Jack A Life of C.S. Lewis by George Sayer, Hodder & Stoughton £8.99 George Sayer was more than a passing acquaintance of C.S. Lewis, so expect personal insights and sympathies in this new biography. Lewis's method of writing stories "was to assemble the pictures that appeared in his mind". The inspiration for the Narnian Chronicles began with an inquisitive child who wanted to peek into an old wardrobe. Followers of Aslan the Lion may be thankful for such a fertile imagination.
(Britain & Europe in the Twentieth Century) by Roy Denman, Indigo £9.99. Required bedroom reading for all those Euro-sceptic exTory MPs with time to kill. Denman chronicles Britain's relationship with the European Union at times a sad and rather tawdry affair. The British, he says, have consistently failed to recognise the meaning of symbols in
Europe. When Jean Monnet, President of the French Republic, died Germany sent their Chancellor to the state funeral. Britain sent someone from the Embassy in Paris.
The Saints of Scotland (Essays in Scottish Church History AD 4501093) by Alan Macquarrie, John Donald Publishers £14.95
Scotland's contribution to the Golden Age of Saints, including St Patrick of Ireland and St Columba of Iona. This is a scholarly account, with extensive cross
referencing to academic texts, but Alan Macquarrie has some nice touches. Margaret, he says, was portrayed by the Celtic Church "almost as an imperious bully, delivering a `Sermon on the Mound' worthy of a twentieth-century politician with a handbag". It explains everything Catch the Wind by Fr John O'Brien, Pen Press £6.95. Fr O'Brien offers a modern and meaningful interpretation of some of the greatest books in the Bible, such as Job, Ezekiel and St. Paul. His themes are suffering, loneliness, love and belonging. At just under 100 pages, this is easy reading for a weary soul. A short glossary explains key terms for the uninitiated.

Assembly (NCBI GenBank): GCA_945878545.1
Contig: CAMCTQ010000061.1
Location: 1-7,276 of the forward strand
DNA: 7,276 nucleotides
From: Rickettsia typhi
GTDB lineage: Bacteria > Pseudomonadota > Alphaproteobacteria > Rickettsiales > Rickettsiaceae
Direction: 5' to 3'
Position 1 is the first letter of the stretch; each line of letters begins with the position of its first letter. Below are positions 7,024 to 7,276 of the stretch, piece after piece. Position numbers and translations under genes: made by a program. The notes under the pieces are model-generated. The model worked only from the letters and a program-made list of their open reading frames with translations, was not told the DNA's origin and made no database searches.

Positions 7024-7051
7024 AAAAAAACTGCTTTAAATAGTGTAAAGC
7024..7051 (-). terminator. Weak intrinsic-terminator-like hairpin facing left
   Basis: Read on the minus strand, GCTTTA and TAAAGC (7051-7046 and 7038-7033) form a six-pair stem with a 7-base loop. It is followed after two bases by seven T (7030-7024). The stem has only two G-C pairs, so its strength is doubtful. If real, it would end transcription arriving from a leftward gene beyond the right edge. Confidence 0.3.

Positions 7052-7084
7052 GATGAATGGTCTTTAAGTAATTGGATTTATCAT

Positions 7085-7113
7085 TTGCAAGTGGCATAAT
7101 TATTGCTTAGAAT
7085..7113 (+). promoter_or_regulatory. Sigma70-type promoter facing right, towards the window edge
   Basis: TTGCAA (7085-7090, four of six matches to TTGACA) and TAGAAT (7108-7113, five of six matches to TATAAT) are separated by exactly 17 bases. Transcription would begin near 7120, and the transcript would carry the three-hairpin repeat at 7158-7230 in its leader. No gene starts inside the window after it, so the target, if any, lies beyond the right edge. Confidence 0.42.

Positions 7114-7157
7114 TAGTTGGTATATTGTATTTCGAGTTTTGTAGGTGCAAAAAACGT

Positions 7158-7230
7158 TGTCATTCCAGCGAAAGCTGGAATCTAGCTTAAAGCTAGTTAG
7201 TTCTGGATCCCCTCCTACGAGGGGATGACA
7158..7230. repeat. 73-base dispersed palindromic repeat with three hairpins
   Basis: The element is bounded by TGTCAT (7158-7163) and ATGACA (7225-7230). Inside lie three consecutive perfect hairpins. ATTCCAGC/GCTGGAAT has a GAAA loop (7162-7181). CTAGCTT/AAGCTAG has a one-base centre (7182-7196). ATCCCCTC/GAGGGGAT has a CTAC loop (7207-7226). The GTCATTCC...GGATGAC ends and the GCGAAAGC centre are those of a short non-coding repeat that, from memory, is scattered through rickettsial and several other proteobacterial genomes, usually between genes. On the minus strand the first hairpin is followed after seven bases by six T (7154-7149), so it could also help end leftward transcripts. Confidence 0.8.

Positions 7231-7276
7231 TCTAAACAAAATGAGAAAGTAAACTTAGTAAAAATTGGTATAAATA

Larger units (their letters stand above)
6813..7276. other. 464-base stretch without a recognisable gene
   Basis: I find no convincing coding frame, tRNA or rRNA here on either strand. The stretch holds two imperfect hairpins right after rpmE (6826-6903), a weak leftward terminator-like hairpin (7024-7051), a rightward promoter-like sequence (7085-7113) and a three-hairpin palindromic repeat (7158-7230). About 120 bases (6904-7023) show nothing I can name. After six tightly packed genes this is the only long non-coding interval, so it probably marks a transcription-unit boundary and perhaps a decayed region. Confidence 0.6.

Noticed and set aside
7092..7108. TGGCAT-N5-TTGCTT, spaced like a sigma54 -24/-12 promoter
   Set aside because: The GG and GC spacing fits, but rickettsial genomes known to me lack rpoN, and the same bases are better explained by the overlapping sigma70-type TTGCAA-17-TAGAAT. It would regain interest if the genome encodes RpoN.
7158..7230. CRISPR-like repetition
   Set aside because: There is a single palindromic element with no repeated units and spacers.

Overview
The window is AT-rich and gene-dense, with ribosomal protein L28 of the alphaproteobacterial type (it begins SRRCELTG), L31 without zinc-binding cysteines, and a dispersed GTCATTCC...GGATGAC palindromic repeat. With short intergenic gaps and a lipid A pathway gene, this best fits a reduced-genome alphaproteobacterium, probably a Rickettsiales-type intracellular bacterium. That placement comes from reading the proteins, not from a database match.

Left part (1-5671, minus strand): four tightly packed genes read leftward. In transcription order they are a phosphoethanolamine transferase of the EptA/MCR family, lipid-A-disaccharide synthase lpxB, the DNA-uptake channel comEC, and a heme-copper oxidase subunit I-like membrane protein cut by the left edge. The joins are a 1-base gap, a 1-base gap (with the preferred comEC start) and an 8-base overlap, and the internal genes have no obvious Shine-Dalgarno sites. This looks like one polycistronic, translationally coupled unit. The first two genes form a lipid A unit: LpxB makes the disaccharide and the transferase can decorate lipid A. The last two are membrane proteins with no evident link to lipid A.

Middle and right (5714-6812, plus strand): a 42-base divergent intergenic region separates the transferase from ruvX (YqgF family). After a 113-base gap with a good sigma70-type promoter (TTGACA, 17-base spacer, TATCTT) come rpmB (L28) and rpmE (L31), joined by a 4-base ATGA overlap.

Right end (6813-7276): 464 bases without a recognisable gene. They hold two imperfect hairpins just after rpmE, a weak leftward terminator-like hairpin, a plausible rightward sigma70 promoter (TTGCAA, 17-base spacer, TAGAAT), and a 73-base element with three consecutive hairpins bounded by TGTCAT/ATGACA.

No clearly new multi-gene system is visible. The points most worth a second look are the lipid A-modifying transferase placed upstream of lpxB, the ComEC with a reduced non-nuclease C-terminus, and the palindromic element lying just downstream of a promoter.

I Believe In The Supremacy of Christ by Ajith Fernando, Hooder & Stoughton £7.99. Ajith Fernando has been National Director of Youth for Christ in Sri Lanka since 1976. His apologetic, not surprisingly, seeks to address a wide audience of lay persons, theological students and pluralists. This is a definition of Christianity's absolutism against the challenges of our material world. Required reading for all those who think modern life has lost touch with spirituality.
The Death of Religious Life? by Tony Flannery CSSR, Columba Press £5.99 Fr Flannery is a Redemptorist priest who entered religious life in the 1950s. As he sees it, religious life in the late 20th century is now in terminal decline and he suggests that a new focus is required to take religion through to the 21st century. Flannery calls, controversially, for apostolic religious orders to stop taking on new recruits and to look at means of allocating their present responsibilities. He asks the question: will a new form of religious life rise from the old or must present structures disappear before the new order can be established?
Domestic Violence Picking up the Pieces by Helen L. Conway, Lion Publishing £7.99. Conway is a Merseyside solicitor with a wide knowledge of domestic violence. Her book offers practical advice and explains the legal means available to partners suffering abuse. She includes a Safety Plan, based on an American police initiative, which aims to protect women from violence.